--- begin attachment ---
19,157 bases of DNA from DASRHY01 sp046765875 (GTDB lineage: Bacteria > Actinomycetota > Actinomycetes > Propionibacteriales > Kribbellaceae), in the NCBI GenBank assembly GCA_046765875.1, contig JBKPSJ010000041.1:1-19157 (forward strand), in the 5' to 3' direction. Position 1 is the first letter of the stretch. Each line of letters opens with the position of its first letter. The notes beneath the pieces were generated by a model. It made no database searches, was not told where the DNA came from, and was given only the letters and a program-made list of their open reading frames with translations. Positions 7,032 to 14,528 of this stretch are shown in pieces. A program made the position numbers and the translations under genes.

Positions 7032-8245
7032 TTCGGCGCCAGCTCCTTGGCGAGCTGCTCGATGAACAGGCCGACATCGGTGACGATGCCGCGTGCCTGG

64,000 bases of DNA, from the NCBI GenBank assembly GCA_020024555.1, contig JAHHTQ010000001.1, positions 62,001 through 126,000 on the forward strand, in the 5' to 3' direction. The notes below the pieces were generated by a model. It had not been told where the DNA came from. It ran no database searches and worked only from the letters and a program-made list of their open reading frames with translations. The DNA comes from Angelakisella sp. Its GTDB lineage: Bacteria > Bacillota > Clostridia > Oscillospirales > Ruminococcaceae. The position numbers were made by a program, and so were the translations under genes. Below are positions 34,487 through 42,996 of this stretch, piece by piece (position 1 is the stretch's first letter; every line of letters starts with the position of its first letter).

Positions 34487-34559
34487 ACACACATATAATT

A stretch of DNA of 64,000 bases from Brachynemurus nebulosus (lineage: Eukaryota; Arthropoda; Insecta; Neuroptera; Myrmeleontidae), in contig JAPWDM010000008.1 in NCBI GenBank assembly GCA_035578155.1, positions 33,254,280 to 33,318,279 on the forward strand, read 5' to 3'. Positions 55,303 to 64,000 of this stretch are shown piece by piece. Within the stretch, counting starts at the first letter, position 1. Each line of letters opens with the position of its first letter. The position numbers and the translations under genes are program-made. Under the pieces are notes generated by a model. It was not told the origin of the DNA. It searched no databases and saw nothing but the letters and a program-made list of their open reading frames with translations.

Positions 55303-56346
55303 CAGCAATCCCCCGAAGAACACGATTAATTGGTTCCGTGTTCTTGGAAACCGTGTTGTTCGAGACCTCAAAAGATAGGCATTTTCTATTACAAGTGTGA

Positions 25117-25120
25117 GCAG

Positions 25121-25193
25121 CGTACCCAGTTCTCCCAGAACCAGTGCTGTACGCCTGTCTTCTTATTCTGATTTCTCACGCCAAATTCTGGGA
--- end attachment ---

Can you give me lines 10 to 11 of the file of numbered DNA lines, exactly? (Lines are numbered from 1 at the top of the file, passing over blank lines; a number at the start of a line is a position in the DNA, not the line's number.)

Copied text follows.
Positions 25117-25120
25117 GCAG